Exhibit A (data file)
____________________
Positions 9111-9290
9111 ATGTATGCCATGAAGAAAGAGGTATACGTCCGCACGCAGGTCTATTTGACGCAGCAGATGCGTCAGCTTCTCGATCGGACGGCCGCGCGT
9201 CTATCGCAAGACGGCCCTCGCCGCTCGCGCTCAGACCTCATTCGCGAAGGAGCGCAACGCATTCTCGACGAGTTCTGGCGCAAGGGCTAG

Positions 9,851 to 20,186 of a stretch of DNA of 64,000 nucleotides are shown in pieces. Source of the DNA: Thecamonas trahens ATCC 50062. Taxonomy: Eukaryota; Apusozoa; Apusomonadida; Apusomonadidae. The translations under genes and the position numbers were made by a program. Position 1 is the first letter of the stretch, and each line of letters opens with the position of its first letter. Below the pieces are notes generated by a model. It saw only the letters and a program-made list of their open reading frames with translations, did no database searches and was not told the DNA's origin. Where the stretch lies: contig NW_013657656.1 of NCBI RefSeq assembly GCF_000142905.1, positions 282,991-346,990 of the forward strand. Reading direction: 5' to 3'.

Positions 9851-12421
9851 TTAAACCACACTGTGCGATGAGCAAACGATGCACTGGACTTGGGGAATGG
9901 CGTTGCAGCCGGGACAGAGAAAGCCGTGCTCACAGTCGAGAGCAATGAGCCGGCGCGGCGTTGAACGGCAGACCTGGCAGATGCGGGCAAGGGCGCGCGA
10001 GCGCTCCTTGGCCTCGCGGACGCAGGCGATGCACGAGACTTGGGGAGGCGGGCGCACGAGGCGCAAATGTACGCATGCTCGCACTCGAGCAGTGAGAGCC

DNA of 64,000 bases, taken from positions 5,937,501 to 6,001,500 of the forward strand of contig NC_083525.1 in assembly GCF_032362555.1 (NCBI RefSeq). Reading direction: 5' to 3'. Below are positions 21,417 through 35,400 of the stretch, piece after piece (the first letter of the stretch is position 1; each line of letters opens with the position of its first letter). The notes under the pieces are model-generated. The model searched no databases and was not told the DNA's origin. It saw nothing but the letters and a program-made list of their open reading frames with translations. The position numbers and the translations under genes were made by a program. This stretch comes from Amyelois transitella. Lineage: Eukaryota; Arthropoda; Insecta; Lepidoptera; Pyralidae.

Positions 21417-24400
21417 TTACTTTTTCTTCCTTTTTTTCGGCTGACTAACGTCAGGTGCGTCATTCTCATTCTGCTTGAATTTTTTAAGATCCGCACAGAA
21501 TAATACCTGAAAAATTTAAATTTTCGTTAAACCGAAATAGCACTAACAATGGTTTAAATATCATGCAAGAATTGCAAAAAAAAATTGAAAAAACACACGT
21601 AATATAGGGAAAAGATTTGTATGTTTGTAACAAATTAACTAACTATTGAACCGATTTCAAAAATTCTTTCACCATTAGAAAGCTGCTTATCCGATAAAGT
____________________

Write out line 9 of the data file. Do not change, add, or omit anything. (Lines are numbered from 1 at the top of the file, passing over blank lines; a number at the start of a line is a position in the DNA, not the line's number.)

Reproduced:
DNA of 64,000 bases, taken from positions 5,937,501 to 6,001,500 of the forward strand of contig NC_083525.1 in assembly GCF_032362555.1 (NCBI RefSeq). Reading direction: 5' to 3'. Below are positions 21,417 through 35,400 of the stretch, piece after piece (the first letter of the stretch is position 1; each line of letters opens with the position of its first letter). The notes under the pieces are model-generated. The model searched no databases and was not told the DNA's origin. It saw nothing but the letters and a program-made list of their open reading frames with translations. The position numbers and the translations under genes were made by a program. This stretch comes from Amyelois transitella. Lineage: Eukaryota; Arthropoda; Insecta; Lepidoptera; Pyralidae.